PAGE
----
Rolling on the River
Review of Mud (2013)
By Adam Tawfik
Making a film is a hard battle, but enticing the audience to see it is where the real struggle takes place. Several excellent films have been neglected or overlooked due to a poor marketing campaign, while countless terrible ones become box office bonanzas thanks to splashy promotion.
Misrepresenting one’s film, especially if it deviates in any way from the formulaic genre conventions, to make it “marketable” is hardly uncommon. Lionsgate’s publicity department employs a reverse tactic on the summer release, Mud, presenting it as a gritty thriller with specific emphasis on the grey color palate and a grimy, scraggly Matthew McConaughey.
Mud, as presented on-screen by the Arkansas born writer-director Jeff Nichols, is a heartwarming coming-of-age story, subtly told with total honesty and humor. Although the film is entitled Mud (to capitalize on McConaughey’s celebrity) the protagonist is Ellis (played by newcomer Tye Sheridan), a taciturn and intelligent 14-year-old who lives in a houseboat along the Arkansas river with his mother (a naturalistic and sympathetic Sarah Paulson) and fisherman father (Ray McKinnon) who are undergoing a turbulent divorce. Ellis’ livelihood is threatened when his mother, who owns the cabin, wants to relocate to the city.
One day when accompanying his best friend Neck-Bone (Jacob Lofland) to a deserted island to retrieve an abandoned boat they encounter “Mud,” (McConaughey) who’s wanted by an influential crime family after murdering one of their much beloved members. While the scrappier Neck-Bone has reservations about the mystery man, Ellis and Mud immediately bond. The two boys agree to bring him food and supplies and act as the go-between for him and his sexy but flakey girlfriend Juniper (Reese Witherspoon), on whose account he committed the murder.
In Mud, Ellis finds a fatherly figure that his own father cannot be due to his alcoholism and bitterness about his dire prospects. The filmmakers and actors go beyond conceiving their relationship as simply a father-son dynamic. In the course of the narrative, Mud has the same idealism and romanticism about life as the adolescent Ellis, and must learn many of the same lessons about love, survival, and reality as his younger counterpart.
Like his previous effort Take Shelter (his debut Shotgun Stories also received good notices although I cannot vouch for it), Jeff Nichols creates an authentic portrait of the rural South, balancing the poverty -barren landscape with a Southern homespun humility in a way that isn’t sentimental or cloying, because the film approaches its subject and characters with understatement and genuineness.
Unlike many Southern story-based films in which the Yankee or British cast ham up the screen with their over-the-top mannerisms and made-up accents, Mud wisely rounds up an ensemble of Southern actors who for the most part bring an earthiness that’s convincing to being in the swamp.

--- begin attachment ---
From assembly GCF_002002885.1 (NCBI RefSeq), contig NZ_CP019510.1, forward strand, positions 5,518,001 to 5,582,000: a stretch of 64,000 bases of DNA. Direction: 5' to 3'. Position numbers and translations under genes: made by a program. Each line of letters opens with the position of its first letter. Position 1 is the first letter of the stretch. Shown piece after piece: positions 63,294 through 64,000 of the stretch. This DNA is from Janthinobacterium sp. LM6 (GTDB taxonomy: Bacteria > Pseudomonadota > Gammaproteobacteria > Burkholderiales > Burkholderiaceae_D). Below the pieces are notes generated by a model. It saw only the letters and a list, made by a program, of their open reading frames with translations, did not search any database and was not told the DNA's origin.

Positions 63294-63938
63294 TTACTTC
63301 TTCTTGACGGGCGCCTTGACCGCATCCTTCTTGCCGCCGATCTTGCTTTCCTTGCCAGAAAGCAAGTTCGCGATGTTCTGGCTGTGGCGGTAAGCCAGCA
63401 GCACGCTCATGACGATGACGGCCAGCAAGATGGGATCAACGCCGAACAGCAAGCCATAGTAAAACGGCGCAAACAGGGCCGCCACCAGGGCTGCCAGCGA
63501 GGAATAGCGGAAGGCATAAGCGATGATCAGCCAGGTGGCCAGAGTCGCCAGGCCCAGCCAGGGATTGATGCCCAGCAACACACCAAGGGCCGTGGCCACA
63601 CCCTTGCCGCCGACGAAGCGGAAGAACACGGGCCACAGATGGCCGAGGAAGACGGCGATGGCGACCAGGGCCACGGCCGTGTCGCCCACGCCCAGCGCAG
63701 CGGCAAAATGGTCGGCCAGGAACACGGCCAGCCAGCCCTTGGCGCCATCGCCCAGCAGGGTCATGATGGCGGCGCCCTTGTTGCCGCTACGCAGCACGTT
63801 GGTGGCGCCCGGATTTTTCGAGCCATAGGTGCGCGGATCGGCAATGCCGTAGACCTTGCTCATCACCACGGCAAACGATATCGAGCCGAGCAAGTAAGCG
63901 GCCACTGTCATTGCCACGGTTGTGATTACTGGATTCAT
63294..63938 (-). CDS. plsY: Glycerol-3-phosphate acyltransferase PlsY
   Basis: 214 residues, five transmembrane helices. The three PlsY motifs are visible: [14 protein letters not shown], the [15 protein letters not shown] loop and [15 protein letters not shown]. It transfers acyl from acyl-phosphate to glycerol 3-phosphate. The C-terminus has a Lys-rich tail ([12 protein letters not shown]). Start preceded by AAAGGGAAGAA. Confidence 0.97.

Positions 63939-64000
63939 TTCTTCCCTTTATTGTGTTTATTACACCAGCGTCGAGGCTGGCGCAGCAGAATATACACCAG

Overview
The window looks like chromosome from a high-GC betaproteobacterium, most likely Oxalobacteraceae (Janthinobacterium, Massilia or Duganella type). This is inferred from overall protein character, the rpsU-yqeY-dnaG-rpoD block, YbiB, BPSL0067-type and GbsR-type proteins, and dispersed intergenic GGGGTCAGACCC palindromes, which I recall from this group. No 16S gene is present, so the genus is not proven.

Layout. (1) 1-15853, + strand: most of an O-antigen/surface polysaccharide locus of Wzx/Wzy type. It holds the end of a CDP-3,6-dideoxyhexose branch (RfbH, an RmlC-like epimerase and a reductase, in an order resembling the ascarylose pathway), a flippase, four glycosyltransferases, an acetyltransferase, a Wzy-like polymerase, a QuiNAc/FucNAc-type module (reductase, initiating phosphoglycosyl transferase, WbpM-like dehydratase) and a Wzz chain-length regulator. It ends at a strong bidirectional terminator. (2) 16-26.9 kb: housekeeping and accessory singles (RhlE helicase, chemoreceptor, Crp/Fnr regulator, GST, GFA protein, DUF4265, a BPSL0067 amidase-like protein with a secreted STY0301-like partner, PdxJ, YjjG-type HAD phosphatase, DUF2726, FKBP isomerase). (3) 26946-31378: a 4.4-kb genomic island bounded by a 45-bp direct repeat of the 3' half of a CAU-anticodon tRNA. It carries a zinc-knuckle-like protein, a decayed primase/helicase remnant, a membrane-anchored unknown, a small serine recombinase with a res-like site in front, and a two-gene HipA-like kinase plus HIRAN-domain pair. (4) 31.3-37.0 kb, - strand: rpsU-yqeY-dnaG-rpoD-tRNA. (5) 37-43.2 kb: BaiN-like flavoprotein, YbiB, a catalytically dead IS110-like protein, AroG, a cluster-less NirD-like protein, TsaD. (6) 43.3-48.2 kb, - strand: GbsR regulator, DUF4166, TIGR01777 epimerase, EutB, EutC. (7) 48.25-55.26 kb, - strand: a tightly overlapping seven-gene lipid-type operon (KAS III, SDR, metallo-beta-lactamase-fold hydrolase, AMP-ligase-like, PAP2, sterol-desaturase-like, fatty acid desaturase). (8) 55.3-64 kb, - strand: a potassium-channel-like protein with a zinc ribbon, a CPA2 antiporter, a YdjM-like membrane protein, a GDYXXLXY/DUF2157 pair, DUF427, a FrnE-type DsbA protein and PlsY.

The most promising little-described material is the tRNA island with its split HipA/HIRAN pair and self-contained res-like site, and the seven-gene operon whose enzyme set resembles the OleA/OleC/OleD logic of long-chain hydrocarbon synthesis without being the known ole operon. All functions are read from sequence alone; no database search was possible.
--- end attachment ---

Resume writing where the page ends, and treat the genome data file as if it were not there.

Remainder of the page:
Particularly good are the two teenagers, Sheridan and Lofland, who anchor the film. Sheridan conveys wisdom and sensitivity as well as a quiet but resilient physical and mental strength beyond his years, especially through his soulful eyes. He also embodies a ruggedness that makes doing things like punching strong 18-year-old boys believable.
Lofland infuses his lines with an acerbic wit and has the precocious charm that nicely offsets many of his crass remarks about such subjects as “titties,” which he says with considerable relish. Although the louder and brasher of the duo, Nichols and Lofland show how Neck-Bone is influenced and dependent on Ellis until the finale when he takes charge after Ellis has a weak moment.
The supporting cast is stellar, starting with McConaughey in the titular role. Retaining his roguish amiability from his inane popcorn flicks, McConaughey gives more nuance to the archetype with the aid of Nichols’ superior script and direction, adding humor, pathos, and a fetching mixture of cynicism and naiveté.
In his third collaboration with Nichols, Michael Shannon makes a humorous departure from his usual heavy dramatic roles as the well-meaning but irresponsible uncle who acts as Neck-Bone’s guardian. Sam Shephard is both humorous and touching as Mud’s frustrated, cantankerous, but protective surrogate father. Ray McKinnon convincingly presents a man angered and afraid by the ineveitble changes in his livelihood and family life. While self-pitying and snappy one moment, McKinnon’s Senior is also the moral backbone for Ellis.
Joe Don Baker, who plays the patriarch of the vigilante group after Mud, is always a welcome presence. Even though he portrays a ferocious character, Baker manages to elicit audience sympathy in his final scene without being untrue to the role.
Only the robotic Reese Witherspoon is insipid. Witherspoon lacks the allure, nuance, and surprisingly (for her) the sexiness to make her confused catalyst femme-fatale character credible. Although it’s a small part, her presence (or lack of) slightly dampers Mud’s third act. Although she isn’t Southern, Cameron Diaz’s combination of a shapely figure and a pretty blonde face plus the (underrated) dramatic chops would be better suited for Juniper.
While it doesn’t quite have the rawness and narrative innovativeness of Take Shelter, Mud is still a noble follow up and one of the better films this summer.